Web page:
Wildcats@Work with Ben Ferguson

By:
By Aviva Doery,
Ben Ferguson
UA alumnus Ben Ferguson had an unconventional path to success as an architect.

Tell us about your time at the UA and how you got to be in your current role.

My journey at the UA was a little rocky to start because I was not a very disciplined kid. There’s probably hope in that for some students! I started school in ’89 and I wasn’t focused on making it to class on time or working very hard. After my first year of school our dean suggested that I take some time off, so I began working in restaurants in Tucson until I was 24. At that time, I could get financial aid and pay for school myself. When I came back to school I was basically starting from scratch as a 24-year-old freshman in the architecture program. I had a strong freshman year and was accepted into the second-year program on my first try. Entry into the formal architecture program is highly competitive.

 

At the traditional completion of the five-year program I had one class left to complete but moved back to my hometown in Washington State because my stepson’s father was dying. I took a traditional architecture job with a firm I had completed a summer internship with. After four years at my first job, and three years at my second, I was recruited for a leadership position at a larger local firm. After five years I joined the ownership. Three years later in 2015 I was hungry to lead according to my personal values and I decided to break off from that firm and start my own company called Ferguson Architecture. It was a giant leap of faith! Ultimately, I knew who I was, what I stood for and what kinds of clients I wanted to work with. I knew that I couldn’t realize my own vision working for people who had different goals. 

My wife and I remodeled our basement into an office and on the first day a bunch of previous clients offered small projects. We were busy on the first day and have been every day since. I built my office around work/life balance and flexibility for employees. Our core value is "thrive." We believe that you should be able to have a vital career and a meaningful life; they do not need to be mutually exclusive. Within eight months we had five workers in my small basement. This required additional investment in some real office space.  Last December we expanded and now have 11 employees.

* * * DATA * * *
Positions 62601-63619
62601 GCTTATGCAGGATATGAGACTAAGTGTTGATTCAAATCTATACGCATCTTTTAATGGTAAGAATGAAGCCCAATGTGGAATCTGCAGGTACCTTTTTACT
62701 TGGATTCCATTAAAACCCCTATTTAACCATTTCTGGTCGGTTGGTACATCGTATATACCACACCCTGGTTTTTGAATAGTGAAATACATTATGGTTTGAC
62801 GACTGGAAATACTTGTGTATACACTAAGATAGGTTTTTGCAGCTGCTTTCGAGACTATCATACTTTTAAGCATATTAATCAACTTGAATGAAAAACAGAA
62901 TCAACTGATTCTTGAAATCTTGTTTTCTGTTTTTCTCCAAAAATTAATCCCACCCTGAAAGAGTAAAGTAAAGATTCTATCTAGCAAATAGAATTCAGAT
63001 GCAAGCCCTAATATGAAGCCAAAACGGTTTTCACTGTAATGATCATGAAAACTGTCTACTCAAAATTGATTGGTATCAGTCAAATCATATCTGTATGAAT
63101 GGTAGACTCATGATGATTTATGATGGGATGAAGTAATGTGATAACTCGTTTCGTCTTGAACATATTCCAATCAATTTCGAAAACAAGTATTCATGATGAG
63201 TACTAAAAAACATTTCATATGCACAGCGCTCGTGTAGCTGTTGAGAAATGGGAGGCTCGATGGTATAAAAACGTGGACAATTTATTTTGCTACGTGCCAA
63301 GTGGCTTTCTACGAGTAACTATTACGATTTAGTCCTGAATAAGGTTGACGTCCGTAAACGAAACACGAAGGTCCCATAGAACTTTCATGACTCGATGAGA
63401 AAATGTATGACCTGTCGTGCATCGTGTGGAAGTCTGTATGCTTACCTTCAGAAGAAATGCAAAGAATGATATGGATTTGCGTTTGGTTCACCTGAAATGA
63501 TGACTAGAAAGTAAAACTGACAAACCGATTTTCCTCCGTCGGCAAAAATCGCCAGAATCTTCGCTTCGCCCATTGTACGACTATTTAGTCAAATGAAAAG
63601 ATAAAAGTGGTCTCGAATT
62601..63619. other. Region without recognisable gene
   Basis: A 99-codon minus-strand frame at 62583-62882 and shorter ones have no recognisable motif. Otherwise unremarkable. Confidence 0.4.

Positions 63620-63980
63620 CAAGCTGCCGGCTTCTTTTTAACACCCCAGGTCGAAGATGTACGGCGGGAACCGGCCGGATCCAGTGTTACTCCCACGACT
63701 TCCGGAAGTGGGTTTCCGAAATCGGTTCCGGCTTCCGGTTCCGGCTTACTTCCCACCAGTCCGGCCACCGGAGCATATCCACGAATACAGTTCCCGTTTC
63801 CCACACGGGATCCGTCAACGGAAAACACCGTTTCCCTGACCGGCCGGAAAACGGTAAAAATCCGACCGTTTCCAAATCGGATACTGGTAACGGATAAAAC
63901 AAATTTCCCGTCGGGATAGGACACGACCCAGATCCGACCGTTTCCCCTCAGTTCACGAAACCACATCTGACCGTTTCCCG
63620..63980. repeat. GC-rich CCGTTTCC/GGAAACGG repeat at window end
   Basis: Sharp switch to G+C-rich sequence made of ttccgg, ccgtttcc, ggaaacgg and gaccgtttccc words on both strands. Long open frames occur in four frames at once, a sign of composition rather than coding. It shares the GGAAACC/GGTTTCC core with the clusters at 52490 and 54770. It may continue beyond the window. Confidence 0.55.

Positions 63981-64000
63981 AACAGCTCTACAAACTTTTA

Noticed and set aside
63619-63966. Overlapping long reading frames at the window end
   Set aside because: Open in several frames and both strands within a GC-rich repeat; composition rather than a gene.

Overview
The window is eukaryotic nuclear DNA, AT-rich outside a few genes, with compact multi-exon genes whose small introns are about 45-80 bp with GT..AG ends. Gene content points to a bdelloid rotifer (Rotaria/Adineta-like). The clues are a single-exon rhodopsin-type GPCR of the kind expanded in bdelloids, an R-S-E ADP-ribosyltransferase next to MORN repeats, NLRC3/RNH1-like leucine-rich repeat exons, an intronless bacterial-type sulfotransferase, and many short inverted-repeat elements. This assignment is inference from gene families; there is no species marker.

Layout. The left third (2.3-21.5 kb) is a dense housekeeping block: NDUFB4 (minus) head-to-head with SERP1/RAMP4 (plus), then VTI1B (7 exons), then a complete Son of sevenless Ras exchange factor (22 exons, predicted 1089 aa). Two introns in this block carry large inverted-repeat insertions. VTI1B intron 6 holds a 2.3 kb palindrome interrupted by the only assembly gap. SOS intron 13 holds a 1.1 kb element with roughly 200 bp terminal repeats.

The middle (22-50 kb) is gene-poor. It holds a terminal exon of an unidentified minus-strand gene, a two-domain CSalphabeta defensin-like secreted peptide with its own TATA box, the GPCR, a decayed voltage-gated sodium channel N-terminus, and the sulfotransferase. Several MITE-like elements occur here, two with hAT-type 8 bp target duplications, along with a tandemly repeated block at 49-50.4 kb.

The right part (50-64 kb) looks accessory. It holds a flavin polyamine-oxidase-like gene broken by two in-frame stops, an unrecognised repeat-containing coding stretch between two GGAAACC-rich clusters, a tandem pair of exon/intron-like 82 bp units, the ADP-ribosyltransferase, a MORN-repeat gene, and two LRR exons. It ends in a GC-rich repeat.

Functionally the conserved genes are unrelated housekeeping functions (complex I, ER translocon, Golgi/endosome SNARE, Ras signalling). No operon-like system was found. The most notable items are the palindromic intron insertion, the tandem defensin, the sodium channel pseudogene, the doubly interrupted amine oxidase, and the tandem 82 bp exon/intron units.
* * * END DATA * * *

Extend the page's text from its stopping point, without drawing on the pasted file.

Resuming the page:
What is most rewarding of being the head of your own firm?

The best part is that there is no bureaucracy. Everyone’s voice in the office is a voice we listen to. It’s not a democracy so it’s not that everyone gets a vote but we want shared vision for our culture and processes are. We empower staff to think about how our firm can be a market leader and we are willing to change anything if there’s a better way. A salient argument from any employee can shift policy, culture, design philosophy and profitability. We find it empowering and we succeed or fail based on the quality of our own ideas. Our clients appreciate it, too, because we are focused on the their success first. We earn the opportunity to add value once the client trusts we are it for them.

What advice can you give to someone looking to launch their own company?

People who can win work control their own future. Become a professional that others like and respect. Make your success contingent on the success of others. Whether you are beginning your career or the head of the bank, people who treat other people with respect gain trust. 

When my first firm was closed by their parent company, there were 20 or 30 people who reached out to me and provided me with work opportunities. It helped me realize how important your network is. Everyone wants to work with somebody who works hard and gets jobs done. Through my career, that ability to connect and gain trust turned into my ability to win work. Without the trust of others I would not have had the flexibility to start my own firm.

I also recommend listening to your own values. For the longest time I was trying to conform to the way other people said it should be done. Eventually, when my confidence level increased, I understood that I knew what I believed and how I should be working. I went and created the environment that fit me and looked for employees that felt the same way. When I look at other peoples’ businesses now, the ones I am most impressed by are ones that are clear reflections of the people who are running the company.

 

What do you do for fun?

We like to travel! My wife and I just took our first legitimate trip after getting the company started. We went to Italy and it was fantastic. I think if we could take an international trip every year that would be great. My wife is a really good cook, so we enjoy going to nice restaurants and drinking wine with friends. Professionally, I am involved in my local community on various boards and grassroots committees. My professional passion is to move Tacoma forward and help it become a place where people can thrive.